Teaching your child through inspired learning

by Mary Ann on October 12, 2010

Open a Door and Invite a Child to Walk Through

The best way to teach your child effectively is through inspired learning. Inspired learning happens when a child  learns or asks questions by themselves because of their interest in the subject and not because of any compulsion.

gyroscope pictureWhen I was a young girl one of the things we received each year for many Christmases was a gyroscope. We never got tired of getting them because they were so fascinating to play with.

The first couple of times that I received this particular toy for Christmas I only wanted to play with it. I would pick it up and observe how it worked for long periods of time.

At about 9-10 I began wondering why it did what it did  why it seemed to defy gravity ora gyroscope what use was it outside of a child’s toy. Maybe I asked my mom who would have replied “I don’t know”. I possibly asked my dad who would have said, “It’s too hard to explain”.

No one ever opened a door for me to walk through. I was ready to move on and engage with greater knowledge. I wanted to understand this amazing instrument. I was open to finding out how it was used beyond fascinating a child for a few weeks. It was my parent’s opportunity to inspire me and allow me to choose to engage in learning.

Creating an inspiring environment and responding to a child’s sparks was something that was foreign to my parents both for the times and their own family upbringing. In our family children did their thing, parents did theirs and learning was a “school” thing.

Yesterday I talked about the importance of play, of taking the hand of a child and walking along with them, opening a door and letting the child choose to walk through to greater learning. We need to walk with our children, not drag them around to fulfill our need that they learn. We need to open doors and invite children to enter, not try to push them through. It will help us to see play with new eyes!

kids playing with toys

In a series of articles I walked you through the steps of finding an idea you wanted to teach your child or responding to a Spark, by researching the information, getting your materials ready and then implementing the learning by using The Spark Station. This is important to effectively and efficiently use your time and to inspire children to love learning.

 varieties of gyroscopesI remind you of this because I want to use that pattern today to show you how to take an isolated item from the list of possible Spark Station materials and then link that to inspired learning. Because of that past pleasant memory of the gyroscope and because I am still interested in why they work I picked it from the list of possible Spark Station contents to demonstrate.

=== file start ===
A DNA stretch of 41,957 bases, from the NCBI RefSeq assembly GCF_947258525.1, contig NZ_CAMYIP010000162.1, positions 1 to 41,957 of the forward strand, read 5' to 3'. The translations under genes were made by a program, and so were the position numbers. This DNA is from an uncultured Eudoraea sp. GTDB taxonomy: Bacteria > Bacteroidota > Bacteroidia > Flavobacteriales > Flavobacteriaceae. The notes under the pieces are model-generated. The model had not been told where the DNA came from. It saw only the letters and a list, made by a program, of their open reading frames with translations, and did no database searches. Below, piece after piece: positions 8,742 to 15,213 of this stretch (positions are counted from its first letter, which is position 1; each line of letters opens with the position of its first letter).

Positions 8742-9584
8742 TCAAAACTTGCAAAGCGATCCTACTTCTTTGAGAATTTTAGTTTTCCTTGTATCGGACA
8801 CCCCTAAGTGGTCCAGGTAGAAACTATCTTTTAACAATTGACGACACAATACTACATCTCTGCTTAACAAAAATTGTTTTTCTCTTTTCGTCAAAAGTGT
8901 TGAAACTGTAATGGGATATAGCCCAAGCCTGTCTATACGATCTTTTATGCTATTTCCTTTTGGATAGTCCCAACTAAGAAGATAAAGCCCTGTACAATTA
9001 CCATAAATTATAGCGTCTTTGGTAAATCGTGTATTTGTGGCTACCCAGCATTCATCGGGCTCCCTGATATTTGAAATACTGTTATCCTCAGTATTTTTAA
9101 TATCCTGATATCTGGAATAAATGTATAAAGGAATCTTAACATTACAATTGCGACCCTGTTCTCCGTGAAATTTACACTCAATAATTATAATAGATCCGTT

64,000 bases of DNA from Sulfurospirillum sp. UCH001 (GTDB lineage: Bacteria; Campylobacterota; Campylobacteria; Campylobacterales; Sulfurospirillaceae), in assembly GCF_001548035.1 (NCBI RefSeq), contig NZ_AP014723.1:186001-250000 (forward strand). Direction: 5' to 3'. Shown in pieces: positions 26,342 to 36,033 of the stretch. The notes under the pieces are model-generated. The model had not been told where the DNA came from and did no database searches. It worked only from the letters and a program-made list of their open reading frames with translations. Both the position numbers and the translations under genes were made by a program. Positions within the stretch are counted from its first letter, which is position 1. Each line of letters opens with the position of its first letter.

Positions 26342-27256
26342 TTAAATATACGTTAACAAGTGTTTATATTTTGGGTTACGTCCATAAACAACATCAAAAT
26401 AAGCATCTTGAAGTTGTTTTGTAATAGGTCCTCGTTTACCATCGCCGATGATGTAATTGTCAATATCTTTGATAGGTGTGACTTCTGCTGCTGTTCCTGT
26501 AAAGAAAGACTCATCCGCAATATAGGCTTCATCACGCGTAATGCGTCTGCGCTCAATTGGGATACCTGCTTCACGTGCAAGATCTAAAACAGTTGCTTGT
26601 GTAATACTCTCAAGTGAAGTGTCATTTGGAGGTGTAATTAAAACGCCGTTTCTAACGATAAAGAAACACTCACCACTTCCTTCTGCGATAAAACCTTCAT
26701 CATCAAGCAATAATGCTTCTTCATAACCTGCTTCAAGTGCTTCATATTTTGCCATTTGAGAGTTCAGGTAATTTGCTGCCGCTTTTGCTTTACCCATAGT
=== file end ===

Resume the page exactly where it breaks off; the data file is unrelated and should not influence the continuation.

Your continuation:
If you put a gyroscope in your Spark Station and your child plays with it that is wonderful. At some later time that same child might ask you the same types of questions that I asked. How could you open the door and invite them, inspire them, to learn more?

I spent about 15 minutes on the computer doing some research. I started with one site which had links to all that I needed. http://www.howstuffworks.com/gyroscope.htm

This site showed:

Introduction to how gyroscopes worked


The cause of precession

Uses of gyroscopes

Lots more information

In the body of the article I found that bicycles and space shuttles  use gyroscopes.  An airplane  uses about a dozen gyroscopes inhubble-above-earth-telescope-pictureeverything from its compass  to its autopilot. The Russian Mir space station uses 11 gyroscopes to keep its orientation to the sun , and the Hubble Space Telescope  has a batch of navigational gyros as well. Gyroscopic effects are also central to things like yo-yos, Frisbees and boomerangs! Each topic had a link to more information. There was also a link to an activity on how to make a bycicle wheel gyroscope (scroll down to 1.3)

That was interesting because I had seen a video on the site showing how a bicycle wheel gyroscope works. Children would be able to see how it works and then make one.

On my library list I would add books about bicycles, airplanes, the Hubble, and anything else I could find about gyroscopes.

When I look at the list of possible Spark Station contents, think of something I want to share with my children or catch a “spark”, I want to be prepared to respond. It doesn’t matter if we are talking about magnets, gyroscopes or slime. I want to know how to open the door of learning for them and invite them to enter. Maybe they will walk through!

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{ 1 comment… read it below or add one }

Melissa December 9, 2010 at 8:33 pm

I did this focusing on one thing from the closet: kites. It was amazing to find out all the things you can learn when playing with and making kites: culture, science, history, warfare, physics, biology, art, math, etc. The closet really is a fantastic tool!


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